A few weeks of PTTP

LukeV

More than 300 posts
Off topic but I clicked on the link posted by Anna to SFL Cert requirements and watched the video, is it correct that the cert requires (for men) 2xBW deadlift with only grip assistance being chalk, no straps?
 

Kettlebelephant

Quadruple-Digit Post Count
I mean it depends on your build...if you're exceptionally heavy it really becomes a challenge. Think of guys like Brian Shaw or Hafthor Björnsson who weigh somewhere in the 420-440lbs range. For them a 2x BW DL means close to 900lbs o_O:D
IMO a healthy male in the 110-250lbs range should be able to pull 2x BW without straps* and I think I'm not alone with this.
If the rest of your body is able to pull 2x BW, but your grip is not than that is an issue that needs to be adressed as soon as possible.

*please note that this doesn't mean that I think every person should be able to DL 2x BW, but that if the rest of your body actually can pull that much, your grip needs to be able to do it, too.
 

Anna C

More than 5000 posts
Elite Certified Instructor
@Anna C, I suggest you pick one press to work on. Don't forget you have a few months after the cert to pass everything.
Steve I value your advice immensely, but wouldn't that be somewhat like advising someone just before SFG to just do S&S? I feel like I need to try my best to cover all the bases in this month leading up to the cert.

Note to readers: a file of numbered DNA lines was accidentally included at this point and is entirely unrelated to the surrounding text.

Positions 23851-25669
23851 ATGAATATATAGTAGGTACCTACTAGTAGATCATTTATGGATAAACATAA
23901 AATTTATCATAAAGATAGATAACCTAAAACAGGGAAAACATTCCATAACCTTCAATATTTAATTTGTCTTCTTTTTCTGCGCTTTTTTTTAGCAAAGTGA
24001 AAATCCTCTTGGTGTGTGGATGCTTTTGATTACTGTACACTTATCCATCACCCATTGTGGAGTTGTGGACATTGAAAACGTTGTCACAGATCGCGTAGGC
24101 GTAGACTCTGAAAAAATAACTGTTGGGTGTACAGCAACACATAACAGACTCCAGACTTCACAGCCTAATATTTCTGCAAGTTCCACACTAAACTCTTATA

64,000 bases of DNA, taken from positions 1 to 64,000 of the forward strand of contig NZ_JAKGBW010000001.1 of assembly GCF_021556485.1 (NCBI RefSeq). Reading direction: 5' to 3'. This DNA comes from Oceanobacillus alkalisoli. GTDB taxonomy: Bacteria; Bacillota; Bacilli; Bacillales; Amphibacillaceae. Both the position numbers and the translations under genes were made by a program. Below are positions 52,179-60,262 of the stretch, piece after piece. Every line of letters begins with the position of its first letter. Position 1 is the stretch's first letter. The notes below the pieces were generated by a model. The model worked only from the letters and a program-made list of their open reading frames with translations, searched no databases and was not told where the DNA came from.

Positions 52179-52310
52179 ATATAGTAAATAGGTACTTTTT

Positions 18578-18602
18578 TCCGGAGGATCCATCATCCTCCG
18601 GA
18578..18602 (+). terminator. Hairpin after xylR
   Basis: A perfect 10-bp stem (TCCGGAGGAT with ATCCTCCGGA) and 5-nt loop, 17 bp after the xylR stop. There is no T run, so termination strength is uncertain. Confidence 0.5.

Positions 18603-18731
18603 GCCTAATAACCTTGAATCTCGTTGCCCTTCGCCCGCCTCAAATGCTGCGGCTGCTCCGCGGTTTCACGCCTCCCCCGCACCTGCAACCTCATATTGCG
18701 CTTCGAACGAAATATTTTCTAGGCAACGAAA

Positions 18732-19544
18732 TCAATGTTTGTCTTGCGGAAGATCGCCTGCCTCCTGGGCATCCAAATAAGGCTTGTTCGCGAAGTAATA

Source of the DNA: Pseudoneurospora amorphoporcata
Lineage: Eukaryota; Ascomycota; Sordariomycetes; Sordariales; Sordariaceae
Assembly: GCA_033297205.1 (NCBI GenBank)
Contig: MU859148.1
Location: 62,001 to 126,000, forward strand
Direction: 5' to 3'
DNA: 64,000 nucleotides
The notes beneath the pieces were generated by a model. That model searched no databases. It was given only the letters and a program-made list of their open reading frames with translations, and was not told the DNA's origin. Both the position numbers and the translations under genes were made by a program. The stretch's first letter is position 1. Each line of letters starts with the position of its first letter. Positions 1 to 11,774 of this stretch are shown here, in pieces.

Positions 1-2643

Steve Freides

Forum Administrator
Senior Certified Instructor
@Anna C, no, I don't think so. You have two presses that you're concerned about because your current numbers are near the requirement, and both of those are tested at the SFL. I'm recommending you pick one of the two to focus on, and deal with the other one after the cert. No S&S.

The idea of not needing to pass everything at the cert is important - students learn a lot at the cert and we don't expect everyone to pass everything by the time the event is over.

Perhaps I'm not understanding what you're saying, or vice versa?

-S-
 

Matts

More than 300 posts
@Anna C I might come at it a little differently than Steve, but I'd give you the same advice. You're analogy about doing S&S right before SFG is somewhat apt, but it's not a negative. I remember when you posted vids of your lifts, and I thought you had the forms down incredibly well for the time you'd been lifting, but that you still had a lot of extra potential you don't see in many people. A basic "chop wood, carry water" approach for the time being could give you a nice consolidation period that would let a lot of progress occur, sort of like S&S work. Then get some good hands on coaching/refinement at the SFL, then all of a sudden, with just a little more work, I'd bet you'd have a huge growth and become an "overnight sensation." You definitely have the talent to look at the longer term (not just the SFL), and take the (seemingly) slower road to the higher place.
 

Anna C

More than 5000 posts
Elite Certified Instructor
Thank you @Matts, I like the sound of that. And yes, a basic "chop wood, carry water" approach for the time being is probably best.

I'll let the deadlift and military press be the main focus for these few weeks, and just put in a little light practice with the others to feel ready.
 

Steve Freides

Forum Administrator
Senior Certified Instructor